Shell posts record profit as Ukraine war rocks energy markets

Shell reported the highest quarterly profit in its history as it capitalized on volatility in global energy markets following the Russian invasion of Ukraine.

Adjusted profit for Europe’s largest oil company rose to $9.1bn (€8.6bn) in the first three months of the year, nearly three times the $3.2bn it posted a year earlier. That topped analysts’ average estimates of $8.7 billion and topped $6.4 billion in the final three months of 2021.

The results complete a set of excellent first-quarter earnings for the world’s biggest energy companies, which have prompted renewed calls from UK politicians for an extraordinary tax on oil and gas profits. BP reported underlying profit of $6.2 billion, the highest since 2008, while Norway’s state-controlled Equinor posted its highest-ever quarterly pre-tax profit of $18 billion.

Conflict

Shell Chief Executive Ben van Beurden rejected the suggestion that oil and industry were only benefiting from the conflict.

“It’s not just war profit as some people would like to point out,” van Beurden said. “It is also largely due to the performance of the company, which has strengthened significantly in the run-up and also during the pandemic.”

Shell shares rose more than 3 percent in early trading on Thursday.

The group’s earnings were boosted by its integrated oil and gas production divisions, which generated $4.1 billion and $3.5 billion in adjusted earnings respectively, and by strong performance from its traders.

Shell is the world’s largest trader of liquefied natural gas and a major oil trader. LNG prices, in particular, have soared as European efforts to reduce reliance on gas piped from Russia have increased competition for cargoes of the fuel. Shell produced 8 million tons of LNG in the first quarter and sold 18.3 million tons, he said.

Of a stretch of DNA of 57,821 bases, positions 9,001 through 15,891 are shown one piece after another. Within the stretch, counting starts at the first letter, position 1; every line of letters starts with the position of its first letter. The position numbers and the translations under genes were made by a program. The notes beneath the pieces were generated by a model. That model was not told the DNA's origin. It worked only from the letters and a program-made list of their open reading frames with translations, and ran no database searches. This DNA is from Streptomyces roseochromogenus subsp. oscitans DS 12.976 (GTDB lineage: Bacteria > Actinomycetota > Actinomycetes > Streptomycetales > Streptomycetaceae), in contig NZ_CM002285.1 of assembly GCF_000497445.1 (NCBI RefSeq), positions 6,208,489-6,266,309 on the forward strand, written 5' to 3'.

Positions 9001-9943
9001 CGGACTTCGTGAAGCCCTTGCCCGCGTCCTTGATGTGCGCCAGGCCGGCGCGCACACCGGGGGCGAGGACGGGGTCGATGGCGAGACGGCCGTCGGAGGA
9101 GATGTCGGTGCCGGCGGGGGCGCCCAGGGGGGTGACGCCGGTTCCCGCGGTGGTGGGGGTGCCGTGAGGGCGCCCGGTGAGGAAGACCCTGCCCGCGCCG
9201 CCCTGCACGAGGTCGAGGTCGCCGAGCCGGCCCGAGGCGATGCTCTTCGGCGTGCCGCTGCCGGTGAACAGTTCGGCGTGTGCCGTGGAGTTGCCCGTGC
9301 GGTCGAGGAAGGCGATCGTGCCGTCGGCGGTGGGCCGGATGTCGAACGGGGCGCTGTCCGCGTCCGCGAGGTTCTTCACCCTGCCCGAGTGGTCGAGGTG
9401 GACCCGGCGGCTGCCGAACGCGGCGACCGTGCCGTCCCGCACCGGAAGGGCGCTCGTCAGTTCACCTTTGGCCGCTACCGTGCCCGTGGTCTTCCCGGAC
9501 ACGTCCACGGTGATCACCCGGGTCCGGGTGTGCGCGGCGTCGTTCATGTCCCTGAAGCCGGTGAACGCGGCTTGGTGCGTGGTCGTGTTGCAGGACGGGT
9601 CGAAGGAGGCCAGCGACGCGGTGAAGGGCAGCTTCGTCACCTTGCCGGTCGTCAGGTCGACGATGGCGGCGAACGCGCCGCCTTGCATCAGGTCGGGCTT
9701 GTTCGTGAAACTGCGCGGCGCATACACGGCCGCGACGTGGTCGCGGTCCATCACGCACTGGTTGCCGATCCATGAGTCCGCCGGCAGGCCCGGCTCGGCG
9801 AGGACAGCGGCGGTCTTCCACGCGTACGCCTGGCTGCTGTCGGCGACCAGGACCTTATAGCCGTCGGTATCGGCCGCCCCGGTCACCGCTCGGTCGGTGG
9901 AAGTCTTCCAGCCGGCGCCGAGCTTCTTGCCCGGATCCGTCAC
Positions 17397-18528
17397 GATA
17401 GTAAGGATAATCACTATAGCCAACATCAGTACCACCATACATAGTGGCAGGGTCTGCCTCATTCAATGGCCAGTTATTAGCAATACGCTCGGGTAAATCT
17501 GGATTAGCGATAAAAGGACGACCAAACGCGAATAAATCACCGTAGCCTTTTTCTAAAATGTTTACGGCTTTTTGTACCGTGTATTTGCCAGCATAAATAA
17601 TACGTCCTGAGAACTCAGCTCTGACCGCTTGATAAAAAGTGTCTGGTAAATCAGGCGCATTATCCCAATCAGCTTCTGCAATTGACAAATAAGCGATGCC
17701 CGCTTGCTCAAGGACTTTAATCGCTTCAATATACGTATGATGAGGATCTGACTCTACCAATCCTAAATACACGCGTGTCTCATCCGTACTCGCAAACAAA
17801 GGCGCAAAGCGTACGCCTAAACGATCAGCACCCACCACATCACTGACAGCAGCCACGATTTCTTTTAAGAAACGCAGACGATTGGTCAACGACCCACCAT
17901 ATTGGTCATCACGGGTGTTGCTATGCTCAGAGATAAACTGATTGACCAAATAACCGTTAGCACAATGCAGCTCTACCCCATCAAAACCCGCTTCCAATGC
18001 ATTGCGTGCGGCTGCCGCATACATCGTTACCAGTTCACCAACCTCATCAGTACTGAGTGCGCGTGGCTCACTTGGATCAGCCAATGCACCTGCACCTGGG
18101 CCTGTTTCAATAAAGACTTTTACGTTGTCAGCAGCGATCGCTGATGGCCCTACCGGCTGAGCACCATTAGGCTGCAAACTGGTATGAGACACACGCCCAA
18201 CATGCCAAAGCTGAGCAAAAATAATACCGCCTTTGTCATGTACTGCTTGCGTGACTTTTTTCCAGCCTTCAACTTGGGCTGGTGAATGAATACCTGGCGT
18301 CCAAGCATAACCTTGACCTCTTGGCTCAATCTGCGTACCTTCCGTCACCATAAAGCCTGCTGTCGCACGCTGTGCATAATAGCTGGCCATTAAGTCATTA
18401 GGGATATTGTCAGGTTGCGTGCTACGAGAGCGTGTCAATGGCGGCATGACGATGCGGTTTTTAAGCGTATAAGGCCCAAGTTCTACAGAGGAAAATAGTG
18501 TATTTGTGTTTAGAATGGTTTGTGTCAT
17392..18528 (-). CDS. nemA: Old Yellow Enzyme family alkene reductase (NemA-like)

Shell had been able to redirect some of its LNG cargoes to Europe to meet growing demand, CFO Sinead Gorman said, resulting in trading and optimization gains similar to the previous quarter for gas and “significantly higher” for gas. petroleum products.

Debt

Rising profits helped Shell reduce net debt to $48.5bn from $52.6bn at the end of last year, but its spending plans remained unchanged at $23bn to $27bn. by 2022.

The UK-based supermajor said it had completed $4bn of the $8.5bn in share buybacks announced for the first half of the year and expected distributions to shareholders by the second half of 2022. exceed 30 percent of cash flow from operations. Cash flow from operations for the first quarter was $14.8 billion.

Shell had less exposure to Russia than its European rivals BP and Total. Before the war, Russia was expected to contribute 5 percent of Shell’s total oil and gas production in 2022, compared with 16 percent for Total and 28 percent for BP, according to the investment bank. Jefferies.

However, it has a complicated set of business positions to unwind as it leaves the country, including a 27.5 percent stake in the Sakhalin-2 liquefied natural gas project with Gazprom, two other joint ventures with the state-owned company, a retail network, a lubricants business, and a stake in the now-shelved Nordstream 2 project.

Despite the lack of potential buyers given Russia’s growing isolation, van Beurden insisted that Shell was making “good progress” in its efforts to sell its Russian assets. “It’s a business process, it’s not an abandonment,” he said.

The planned exits resulted in after-tax charges of $3.9 billion in the first quarter, the company said.

Profits

As with BP, Shell does not disclose how much of its profits were generated in the UK, but the UK-based supermajor has said it expects to invest between £20bn and £25bn in the UK energy system. over the next decade.

Most of that investment is earmarked for low- or zero-carbon projects, and while a windfall tax on oil and gas profits might not stop it, van Beurden stressed that investment on that scale required “a stable financial outlook.” and predictable.”

“We have a very strong commitment to investing in the UK because, first of all, we see the UK government being very supportive of the kind of investments we would like to make,” he said.

A key priority for Shell is the Jackdaw North Sea gas field which, if approved by the UK government for development, could start production in 2025 and produce enough power to heat 1.4 million homes. – Copyright The Financial Times Limited 2022

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